• Reduce carbon emissions associated with global warming and other pollutants (such as criteria pollutants)
• Reduce facility life cycle and daily maintenance costs including: equipment replacement, energy & water utilities, water treatment chemicals, and waste disposal.
• Provide cost saving by installing renewable energy generation, energy storage, microgrids, and other equipment to support increased renewable energy interconnections and resilience across City facilities.
• Improve the quality and consistency of performance for all facility users in terms of lighting, irrigation, air conditioning, and other infrastructure that park users and residents rely on.
• Address deferred maintenance and equipment replacement projects.
The ESCO’s are tasked with performing an investment-grade audit to determine the best options and processes for reaching the above goals. In addition, with yielding immediate and future benefits to the public, these options won’t actually be funded by City coffers. Instead, they’ll be funded by future energy savings (calculated over several years), creating a win/win for current and future taxpayers.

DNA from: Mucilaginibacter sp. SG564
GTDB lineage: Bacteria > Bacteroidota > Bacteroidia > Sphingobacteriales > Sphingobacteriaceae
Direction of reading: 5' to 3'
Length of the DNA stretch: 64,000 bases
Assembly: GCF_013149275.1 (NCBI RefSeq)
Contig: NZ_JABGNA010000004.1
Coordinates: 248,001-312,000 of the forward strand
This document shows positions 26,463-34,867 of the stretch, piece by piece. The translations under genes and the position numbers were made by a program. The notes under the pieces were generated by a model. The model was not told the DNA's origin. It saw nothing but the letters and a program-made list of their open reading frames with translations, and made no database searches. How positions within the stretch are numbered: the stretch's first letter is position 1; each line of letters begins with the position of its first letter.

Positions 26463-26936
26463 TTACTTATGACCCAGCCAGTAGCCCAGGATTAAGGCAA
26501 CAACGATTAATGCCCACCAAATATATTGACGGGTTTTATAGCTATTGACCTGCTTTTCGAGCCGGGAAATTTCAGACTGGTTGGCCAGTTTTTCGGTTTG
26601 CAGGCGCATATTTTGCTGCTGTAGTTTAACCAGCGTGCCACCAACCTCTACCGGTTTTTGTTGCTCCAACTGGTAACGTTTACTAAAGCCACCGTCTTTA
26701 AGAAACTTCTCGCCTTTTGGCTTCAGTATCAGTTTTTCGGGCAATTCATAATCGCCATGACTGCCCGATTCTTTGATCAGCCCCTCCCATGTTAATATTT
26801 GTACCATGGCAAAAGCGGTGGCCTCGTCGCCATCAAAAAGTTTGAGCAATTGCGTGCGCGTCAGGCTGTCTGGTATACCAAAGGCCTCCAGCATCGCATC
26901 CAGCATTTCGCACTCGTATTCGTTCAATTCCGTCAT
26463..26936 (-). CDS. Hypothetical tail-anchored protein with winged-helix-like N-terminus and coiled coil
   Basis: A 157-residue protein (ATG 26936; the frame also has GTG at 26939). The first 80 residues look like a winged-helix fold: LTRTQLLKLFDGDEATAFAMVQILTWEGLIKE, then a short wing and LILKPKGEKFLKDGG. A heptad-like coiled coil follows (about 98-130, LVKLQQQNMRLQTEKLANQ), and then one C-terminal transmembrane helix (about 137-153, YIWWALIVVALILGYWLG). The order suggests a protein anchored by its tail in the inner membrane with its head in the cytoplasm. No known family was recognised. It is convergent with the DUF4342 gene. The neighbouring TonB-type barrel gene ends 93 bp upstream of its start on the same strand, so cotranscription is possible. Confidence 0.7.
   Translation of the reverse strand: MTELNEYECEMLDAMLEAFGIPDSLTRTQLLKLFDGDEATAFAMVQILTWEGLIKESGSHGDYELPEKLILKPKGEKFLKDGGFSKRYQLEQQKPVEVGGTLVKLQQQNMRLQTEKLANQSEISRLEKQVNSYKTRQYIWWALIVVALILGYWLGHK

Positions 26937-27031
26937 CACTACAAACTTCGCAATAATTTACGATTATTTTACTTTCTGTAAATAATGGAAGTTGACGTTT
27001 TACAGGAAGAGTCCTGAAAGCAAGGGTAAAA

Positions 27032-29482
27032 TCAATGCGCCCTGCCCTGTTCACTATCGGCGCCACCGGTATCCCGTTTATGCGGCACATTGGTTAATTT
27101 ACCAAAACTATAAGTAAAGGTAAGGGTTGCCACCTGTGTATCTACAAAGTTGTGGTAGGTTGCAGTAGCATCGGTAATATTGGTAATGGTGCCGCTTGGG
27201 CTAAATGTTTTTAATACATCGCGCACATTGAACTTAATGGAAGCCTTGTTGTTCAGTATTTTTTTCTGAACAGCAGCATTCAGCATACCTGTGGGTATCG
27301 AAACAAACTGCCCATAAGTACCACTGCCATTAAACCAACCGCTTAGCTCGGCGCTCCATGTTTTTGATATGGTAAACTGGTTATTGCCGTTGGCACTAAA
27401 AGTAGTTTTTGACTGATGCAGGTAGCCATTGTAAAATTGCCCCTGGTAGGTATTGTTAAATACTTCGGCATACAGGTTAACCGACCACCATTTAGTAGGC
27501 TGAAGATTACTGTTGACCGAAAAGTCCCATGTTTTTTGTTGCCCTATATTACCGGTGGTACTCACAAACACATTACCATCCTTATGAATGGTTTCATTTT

For example, in their initial proposal for energy improvements NORESCO outlined projects that could yield over $50 million of energy and operational savings over a 20-year period for the Department of Parks and Recreation (DPR) alone. These figures provide an idea of the financial benefits to taxpayers, which may vary depending on the improvements selected from the audit.
DPR staff worked with members of the Department of Budget and Fiscal Services and the Office of Climate Change, Sustainability and Resiliency to help draft the proposal which led to the selection of NORESCO.